Hexagram Fifty-two explores the passive strength of a mountain. A mountain rises gradually, remaining at complete rest, yet possessing great strength to block a traveler's way. The greatest strength is passive resistance, like that of a mountain.
The first line, yin, shows one who makes no forward motion, not even moving the toes. Through firm diligence this inaction will work.
The second line, yin, shows one who keeps the calves of the legs at rest. Wishing to join the subject of the first line, this person is somewhat dissatisfied by inaction.
The third line, yang, shows its subject keeping the lower part of their body at rest, while wishing to move the upper part. The situation grows dangerous because there is a desire for movement that must be suppressed.
The fourth line, yin, shows one who keeps their heart at rest. This is auspicious because there is truth in purpose.
The fifth line, yin, shows one who keeps their jaw at rest. All will be made right because the words are carefully chosen.
The sixth line, yang, shows one who keeps their peace easily and sincerely.
Hexagram Fifty-two Commentary
This hexagram describes the importance of passive resistance. This is a theme that flows through Daoist philosophy. Yin and yang, passive and direct energy, are both equally strong. In fighting off an attacker in martial arts, strength comes through passive energy, rather than aggression. This power is compared to a mountain. The introduction explains: "A mountain rises gradually, remaining at complete rest, yet possessing great strength to block a traveler's way." The remaining lines refine the notion of passive strength.
The subject of the first line, yin, demonstrates passive strength. The line says the person "makes no forward motion, not even moving the toes." This is what it takes.
The subject of the second line, yin, cannot quite get it. Although this person keeps their legs at rest, they want to join the subject of the first line. This restlessness is different from the passive strength of a mountain.
The subject of the third line, yang, is in a similar state of mind as the subject of the previous line. It's another example of someone who cannot quite achieve the state of passive resistance. In this case, the person keeps the lower half of the body still, but wants to move the upper part. Plus, the person is busy thinking about the need to stand still. The line indicates danger because instead of passive strength, the person is wrapped up in a desire to suppress all movement.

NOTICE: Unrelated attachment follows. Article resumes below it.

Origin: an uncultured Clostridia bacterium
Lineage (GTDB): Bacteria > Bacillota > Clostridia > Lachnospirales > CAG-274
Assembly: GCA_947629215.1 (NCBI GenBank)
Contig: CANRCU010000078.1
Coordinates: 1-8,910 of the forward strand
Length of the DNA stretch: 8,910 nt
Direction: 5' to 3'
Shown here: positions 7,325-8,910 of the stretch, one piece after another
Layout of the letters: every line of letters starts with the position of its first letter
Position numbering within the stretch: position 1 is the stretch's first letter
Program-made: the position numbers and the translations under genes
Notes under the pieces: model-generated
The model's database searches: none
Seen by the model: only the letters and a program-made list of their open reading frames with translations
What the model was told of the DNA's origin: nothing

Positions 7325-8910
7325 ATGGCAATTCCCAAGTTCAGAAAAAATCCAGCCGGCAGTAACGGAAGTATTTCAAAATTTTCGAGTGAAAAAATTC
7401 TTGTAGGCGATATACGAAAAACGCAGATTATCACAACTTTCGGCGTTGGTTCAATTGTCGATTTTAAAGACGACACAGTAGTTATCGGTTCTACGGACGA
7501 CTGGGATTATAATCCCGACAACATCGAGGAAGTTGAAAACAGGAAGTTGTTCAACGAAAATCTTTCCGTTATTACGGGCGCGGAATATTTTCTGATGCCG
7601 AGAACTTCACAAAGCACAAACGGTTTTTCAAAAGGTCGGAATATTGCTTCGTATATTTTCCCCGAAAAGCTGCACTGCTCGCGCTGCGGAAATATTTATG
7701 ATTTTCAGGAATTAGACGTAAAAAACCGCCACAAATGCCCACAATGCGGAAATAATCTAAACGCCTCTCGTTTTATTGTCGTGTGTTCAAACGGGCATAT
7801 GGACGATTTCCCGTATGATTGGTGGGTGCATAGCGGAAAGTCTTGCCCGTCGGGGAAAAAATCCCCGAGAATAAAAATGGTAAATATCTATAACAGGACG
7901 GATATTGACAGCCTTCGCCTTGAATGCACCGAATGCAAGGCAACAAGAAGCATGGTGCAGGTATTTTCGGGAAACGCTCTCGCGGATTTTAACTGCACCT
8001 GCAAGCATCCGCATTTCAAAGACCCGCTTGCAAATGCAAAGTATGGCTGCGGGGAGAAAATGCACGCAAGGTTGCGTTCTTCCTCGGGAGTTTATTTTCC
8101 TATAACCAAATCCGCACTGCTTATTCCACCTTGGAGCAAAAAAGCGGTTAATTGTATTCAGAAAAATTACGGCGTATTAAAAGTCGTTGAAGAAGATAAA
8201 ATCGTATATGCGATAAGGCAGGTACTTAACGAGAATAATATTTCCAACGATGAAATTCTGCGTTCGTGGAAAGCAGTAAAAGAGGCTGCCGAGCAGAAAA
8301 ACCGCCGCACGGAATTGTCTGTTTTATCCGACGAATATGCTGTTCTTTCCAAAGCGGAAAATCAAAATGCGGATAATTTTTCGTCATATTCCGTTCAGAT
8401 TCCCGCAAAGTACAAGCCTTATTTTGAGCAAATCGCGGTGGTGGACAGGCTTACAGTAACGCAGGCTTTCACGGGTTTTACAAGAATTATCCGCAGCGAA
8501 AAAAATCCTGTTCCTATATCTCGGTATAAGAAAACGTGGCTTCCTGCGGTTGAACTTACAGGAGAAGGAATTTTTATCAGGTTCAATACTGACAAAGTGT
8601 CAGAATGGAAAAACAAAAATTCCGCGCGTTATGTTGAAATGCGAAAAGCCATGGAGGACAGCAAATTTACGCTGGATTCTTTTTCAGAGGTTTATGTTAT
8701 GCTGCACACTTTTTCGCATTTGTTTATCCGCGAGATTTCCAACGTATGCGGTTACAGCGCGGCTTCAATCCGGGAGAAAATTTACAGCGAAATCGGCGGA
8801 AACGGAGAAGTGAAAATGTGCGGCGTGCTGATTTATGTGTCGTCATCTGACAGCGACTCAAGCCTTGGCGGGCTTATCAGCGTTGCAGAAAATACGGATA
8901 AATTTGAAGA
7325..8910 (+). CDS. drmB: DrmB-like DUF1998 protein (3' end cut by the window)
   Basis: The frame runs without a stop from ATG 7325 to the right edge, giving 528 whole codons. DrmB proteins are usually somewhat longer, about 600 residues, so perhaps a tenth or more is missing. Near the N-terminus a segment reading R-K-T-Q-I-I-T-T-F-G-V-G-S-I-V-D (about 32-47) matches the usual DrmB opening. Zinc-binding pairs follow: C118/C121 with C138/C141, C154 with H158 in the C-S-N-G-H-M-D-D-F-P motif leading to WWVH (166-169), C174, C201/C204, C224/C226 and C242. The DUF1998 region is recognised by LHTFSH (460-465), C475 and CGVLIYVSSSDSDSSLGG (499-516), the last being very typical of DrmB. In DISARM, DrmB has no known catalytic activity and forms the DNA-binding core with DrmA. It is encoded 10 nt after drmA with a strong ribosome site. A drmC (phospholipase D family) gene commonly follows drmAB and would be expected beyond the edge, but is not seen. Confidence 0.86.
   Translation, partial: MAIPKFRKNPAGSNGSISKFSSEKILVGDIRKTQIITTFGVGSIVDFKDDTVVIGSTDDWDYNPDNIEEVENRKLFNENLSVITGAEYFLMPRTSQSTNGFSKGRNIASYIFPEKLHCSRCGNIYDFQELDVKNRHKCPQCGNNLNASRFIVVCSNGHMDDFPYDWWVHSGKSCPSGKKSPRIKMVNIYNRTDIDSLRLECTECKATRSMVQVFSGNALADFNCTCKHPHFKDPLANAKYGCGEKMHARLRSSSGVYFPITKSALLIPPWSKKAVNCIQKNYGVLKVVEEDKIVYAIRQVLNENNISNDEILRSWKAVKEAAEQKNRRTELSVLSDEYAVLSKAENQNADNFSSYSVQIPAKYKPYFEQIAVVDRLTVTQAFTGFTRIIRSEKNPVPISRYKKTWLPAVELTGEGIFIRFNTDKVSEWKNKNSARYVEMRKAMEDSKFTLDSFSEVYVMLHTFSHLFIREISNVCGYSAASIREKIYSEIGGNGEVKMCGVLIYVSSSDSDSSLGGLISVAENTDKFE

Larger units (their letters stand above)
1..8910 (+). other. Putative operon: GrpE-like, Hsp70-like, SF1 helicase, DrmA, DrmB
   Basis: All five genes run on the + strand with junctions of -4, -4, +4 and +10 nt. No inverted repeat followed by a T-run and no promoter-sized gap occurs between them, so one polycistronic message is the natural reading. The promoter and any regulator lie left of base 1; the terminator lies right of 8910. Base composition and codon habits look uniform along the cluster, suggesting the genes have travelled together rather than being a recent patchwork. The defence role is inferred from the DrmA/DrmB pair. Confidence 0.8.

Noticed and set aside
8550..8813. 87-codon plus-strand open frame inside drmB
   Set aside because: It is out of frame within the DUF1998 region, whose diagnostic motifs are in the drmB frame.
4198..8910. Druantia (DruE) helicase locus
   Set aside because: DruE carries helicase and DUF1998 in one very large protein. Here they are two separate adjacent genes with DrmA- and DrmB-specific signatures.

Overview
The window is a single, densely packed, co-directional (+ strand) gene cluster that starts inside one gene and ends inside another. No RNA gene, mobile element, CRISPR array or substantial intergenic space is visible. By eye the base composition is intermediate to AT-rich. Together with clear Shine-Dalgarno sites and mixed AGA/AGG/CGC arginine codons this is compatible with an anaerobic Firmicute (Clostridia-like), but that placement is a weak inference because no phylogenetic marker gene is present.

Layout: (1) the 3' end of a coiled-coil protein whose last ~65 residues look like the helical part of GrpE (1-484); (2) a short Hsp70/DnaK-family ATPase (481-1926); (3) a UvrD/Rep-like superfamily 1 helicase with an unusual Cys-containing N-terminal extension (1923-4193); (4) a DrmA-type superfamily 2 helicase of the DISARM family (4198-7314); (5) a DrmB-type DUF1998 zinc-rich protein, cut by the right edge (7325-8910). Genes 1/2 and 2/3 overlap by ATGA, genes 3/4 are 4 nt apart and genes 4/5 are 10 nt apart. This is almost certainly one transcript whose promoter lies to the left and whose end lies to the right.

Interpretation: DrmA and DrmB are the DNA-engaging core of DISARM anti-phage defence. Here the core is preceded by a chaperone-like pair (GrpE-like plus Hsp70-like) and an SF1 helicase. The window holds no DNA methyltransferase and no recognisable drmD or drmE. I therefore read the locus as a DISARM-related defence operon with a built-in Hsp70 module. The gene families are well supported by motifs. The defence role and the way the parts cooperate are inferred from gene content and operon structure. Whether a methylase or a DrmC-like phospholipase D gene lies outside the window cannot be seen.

The subject of the fourth line, yin, achieves passive strength . The only thing this person needs to do is to keep their heart at rest.
The subject of the fifth line, yin, "keeps their jaw at rest," signifying the careful choice of words before speaking. This is an important aspect of passive strength.
The subject of the sixth line, yang, is a practiced master and keeps their peace easily.
To the reader: Most of the hexagrams have at least one line that predicts bad results, but that does NOT mean you are fated to that result. The hexagrams illustrate different attitudes, so study the actions and reactions to learn the attitudes that will lead to better outcomes.
The I Ching teaches you to flow with changes and create positive change from the inside through conscious living. Your future is in your hands. Consult the I Ching for ideas that lead to clear thinking and positive mental attitude. Reading the I Ching helps you take the time to reflect on your attitudes and ideas. Continue asking until you feel positive about your course.
To ask again - concentrate on your question then click the picture of the Wandering Sage (or click here).
A note about this interpretation of the I Ching: Nori Muster wrote this version of the iChing in 1994 and put it online at Surrealist.org in 2000. It is also available as an e-book. Click here to see Learning to Flow with the Dao at Amazon.com..